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A new episode, Understand Your Mobile End Users (Customers), is now available on the “Life in the Mobile Enterprise (LiME)” podcast. Listen to Robert Lacis, senior director of customer success, and Mark Lorion, chief marketing officer, in conversation about understanding your mobile end users, or rather, your customers. Robert and Mark cover how to follow the day-in-a-life of your customers, how to segment them, the importance of user groups or steering committees, and how to communicate with your customers about the enterprise mobile apps you built just for them. Read on below to learn more about the importance of understanding your enterprise mobile app customers. Download the "Definitive Guide to MAM®" to learn more about managing the full lifecycle of the enterprise mobile apps you're building. Tune in every week for “freshly squeezed ideas to make your organization successful on its enterprise mobility journey.”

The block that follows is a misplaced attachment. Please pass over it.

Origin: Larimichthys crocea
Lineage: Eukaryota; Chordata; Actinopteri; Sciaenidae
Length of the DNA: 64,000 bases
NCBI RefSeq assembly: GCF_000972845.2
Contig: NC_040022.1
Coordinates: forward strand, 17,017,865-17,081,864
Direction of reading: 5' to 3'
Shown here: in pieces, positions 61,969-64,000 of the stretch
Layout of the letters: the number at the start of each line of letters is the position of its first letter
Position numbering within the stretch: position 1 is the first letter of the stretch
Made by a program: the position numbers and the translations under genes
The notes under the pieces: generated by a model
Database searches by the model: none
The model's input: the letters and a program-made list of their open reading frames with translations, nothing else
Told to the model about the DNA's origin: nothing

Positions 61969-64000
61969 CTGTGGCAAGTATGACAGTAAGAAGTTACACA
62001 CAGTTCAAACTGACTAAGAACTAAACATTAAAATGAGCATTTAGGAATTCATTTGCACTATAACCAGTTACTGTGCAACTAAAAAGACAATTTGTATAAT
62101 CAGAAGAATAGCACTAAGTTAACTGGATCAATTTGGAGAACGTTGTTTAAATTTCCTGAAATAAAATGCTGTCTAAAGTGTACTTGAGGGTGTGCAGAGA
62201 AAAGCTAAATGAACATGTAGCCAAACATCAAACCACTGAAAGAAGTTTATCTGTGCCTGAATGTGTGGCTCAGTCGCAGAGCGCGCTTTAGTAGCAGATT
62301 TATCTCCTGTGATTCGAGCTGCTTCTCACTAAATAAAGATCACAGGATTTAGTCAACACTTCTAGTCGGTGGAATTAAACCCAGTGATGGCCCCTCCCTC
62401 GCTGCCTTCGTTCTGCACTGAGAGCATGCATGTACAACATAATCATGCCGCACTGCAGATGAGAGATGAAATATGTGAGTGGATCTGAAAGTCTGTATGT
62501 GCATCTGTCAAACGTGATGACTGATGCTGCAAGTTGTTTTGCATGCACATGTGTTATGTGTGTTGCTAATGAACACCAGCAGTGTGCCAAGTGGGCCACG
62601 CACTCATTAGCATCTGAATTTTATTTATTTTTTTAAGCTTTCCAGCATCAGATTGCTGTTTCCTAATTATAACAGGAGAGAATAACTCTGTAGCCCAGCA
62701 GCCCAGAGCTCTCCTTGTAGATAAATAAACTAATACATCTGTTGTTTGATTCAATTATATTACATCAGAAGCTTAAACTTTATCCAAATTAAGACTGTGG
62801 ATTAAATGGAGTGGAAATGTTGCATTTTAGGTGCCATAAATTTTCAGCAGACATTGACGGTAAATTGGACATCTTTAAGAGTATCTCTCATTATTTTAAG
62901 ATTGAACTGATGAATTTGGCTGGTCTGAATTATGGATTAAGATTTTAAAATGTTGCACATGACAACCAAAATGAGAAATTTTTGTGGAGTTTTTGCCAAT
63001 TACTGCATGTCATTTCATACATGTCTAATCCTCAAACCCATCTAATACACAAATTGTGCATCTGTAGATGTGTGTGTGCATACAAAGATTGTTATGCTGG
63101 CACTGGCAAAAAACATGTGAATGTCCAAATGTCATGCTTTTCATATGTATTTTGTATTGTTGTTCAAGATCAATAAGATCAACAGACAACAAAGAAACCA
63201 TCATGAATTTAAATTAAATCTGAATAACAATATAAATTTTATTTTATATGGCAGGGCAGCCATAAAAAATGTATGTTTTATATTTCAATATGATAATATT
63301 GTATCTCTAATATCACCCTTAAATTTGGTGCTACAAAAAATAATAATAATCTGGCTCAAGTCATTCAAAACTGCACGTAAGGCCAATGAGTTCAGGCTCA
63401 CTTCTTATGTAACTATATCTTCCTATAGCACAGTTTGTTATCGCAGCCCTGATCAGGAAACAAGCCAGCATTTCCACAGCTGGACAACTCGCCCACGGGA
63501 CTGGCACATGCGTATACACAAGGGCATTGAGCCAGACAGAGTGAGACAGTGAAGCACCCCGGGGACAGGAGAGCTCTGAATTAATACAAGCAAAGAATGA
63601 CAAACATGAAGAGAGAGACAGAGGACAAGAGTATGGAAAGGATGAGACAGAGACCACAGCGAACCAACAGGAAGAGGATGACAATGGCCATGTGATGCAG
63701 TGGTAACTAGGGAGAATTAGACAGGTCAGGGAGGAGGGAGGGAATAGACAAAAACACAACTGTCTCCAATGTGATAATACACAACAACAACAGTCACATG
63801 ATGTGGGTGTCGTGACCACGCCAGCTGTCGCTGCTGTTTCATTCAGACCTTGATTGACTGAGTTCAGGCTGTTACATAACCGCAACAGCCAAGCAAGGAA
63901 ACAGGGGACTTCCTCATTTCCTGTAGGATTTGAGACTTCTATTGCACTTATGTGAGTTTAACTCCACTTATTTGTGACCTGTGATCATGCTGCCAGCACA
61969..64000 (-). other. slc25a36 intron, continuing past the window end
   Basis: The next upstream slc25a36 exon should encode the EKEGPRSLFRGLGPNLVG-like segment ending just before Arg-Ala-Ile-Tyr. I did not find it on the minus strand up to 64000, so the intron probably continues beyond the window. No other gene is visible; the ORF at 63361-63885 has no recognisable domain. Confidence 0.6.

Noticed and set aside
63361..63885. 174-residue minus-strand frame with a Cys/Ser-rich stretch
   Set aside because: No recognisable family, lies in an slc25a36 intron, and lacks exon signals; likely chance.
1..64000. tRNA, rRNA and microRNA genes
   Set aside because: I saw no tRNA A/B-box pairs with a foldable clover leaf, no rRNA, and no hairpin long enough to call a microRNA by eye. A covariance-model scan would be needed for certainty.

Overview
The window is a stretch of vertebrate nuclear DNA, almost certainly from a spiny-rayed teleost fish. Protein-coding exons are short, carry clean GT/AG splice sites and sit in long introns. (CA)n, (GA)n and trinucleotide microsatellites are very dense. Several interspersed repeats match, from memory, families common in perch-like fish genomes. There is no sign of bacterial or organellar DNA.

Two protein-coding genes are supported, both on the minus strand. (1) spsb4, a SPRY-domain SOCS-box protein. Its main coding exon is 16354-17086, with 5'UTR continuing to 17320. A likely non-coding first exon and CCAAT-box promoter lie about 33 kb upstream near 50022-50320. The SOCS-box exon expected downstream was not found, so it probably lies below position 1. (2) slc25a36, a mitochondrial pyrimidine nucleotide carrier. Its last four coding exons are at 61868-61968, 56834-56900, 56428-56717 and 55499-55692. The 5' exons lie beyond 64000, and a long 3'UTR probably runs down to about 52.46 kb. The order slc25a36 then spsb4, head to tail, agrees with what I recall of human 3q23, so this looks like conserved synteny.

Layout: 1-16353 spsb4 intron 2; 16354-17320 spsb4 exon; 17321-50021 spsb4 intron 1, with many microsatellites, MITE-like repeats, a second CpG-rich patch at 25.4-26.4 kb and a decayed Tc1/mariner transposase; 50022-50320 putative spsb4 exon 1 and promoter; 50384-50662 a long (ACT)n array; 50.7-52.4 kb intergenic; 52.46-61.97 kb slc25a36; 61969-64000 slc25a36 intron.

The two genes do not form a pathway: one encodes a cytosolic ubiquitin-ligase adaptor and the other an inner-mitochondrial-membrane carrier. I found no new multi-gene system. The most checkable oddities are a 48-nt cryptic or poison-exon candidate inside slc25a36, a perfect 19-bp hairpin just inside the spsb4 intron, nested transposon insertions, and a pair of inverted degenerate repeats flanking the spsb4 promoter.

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Many companies continue to lean toward developing their own custom enterprise mobile apps to meet the specific needs and interests of target users such as salespeople, field service technicians, and other employees who need to stay productive while they’re on the go. Indeed, 60% of companies now have internally-developed apps in place, compared with 42% in 2014, according to The 2015 Executive Enterprise Mobility Report published recently by Apperian and CITO Research. As decision-makers embark on app development, a good starting point is by thinking of employees or end users as customers. In a sense, they are customers. You’re trying to create a product for them (a mobile app) that they will want to use regularly. And as consumers outside of the business, employees have their own experiences—both good and bad—from using apps that they’ve downloaded to their smartphones, whether it’s to check on sports scores or to stream music. Just as a company gathers feedback and sentiment from its customers and prospects about their needs, preferences, and behaviors, these same insights can be collected from employees to help decision-makers to learn more about what different employees and work teams are looking for in a mobile app and to ensure that the development team is delivering on these expectations. For instance, salespeople will likely want to be able to access customer profiles and prospect data remotely. Even though there’s been a fair amount of buzz about the prospects of social selling via social media networks such as Twitter and LinkedIn, it may not be a feature your company’s salespeople are interested in. App developers can also evaluate work teams (sales, marketing, field service, etc.)—how they work, where they work, why they behave certain ways, along with the processes that feed into their work streams. Development teams can use these insights to segment employees just as a company’s marketers segment customers by how often they purchase from a company or by their short- and long-term value. For instance, sales leaders often require usage policies that allow them to access performance figures for individual salespeople while sales associates themselves would require access to their own customer and prospect data and other information regarding their individual performance. Developers can apply security and usage policies to enterprise mobile apps through app wrapping. This ensures that employees, managers, and executives are provided access to certain types of data based on their roles. It’s also beneficial to get employees involved in the design and requirements process early on to ensure that the app and its features/functionality is created to address their most pressing needs along with the types of information they require access to. For example, through the design specifications process, HR professionals may indicate that they need to be able to access employment history for prospective employees being considered, including their work and salary histories, certifications, references, and other pertinent information. Employee input on what they’re looking for out of a mobile app shouldn’t begin and end with the initial development and rollout. As employees spend more time using an app, gathering their feedback on their likes and dislikes can be used to fine-tune the app. A mobile application management (MAM®) solution that supports an enterprise app store can be used to gather that feedback for administrators and developers to evaluate and act on. By understanding the needs of workers and work teams, you’ll be better prepared to tackle the pain points that employees are trying to solve and deliver the types of apps they’ll want to use again and again.

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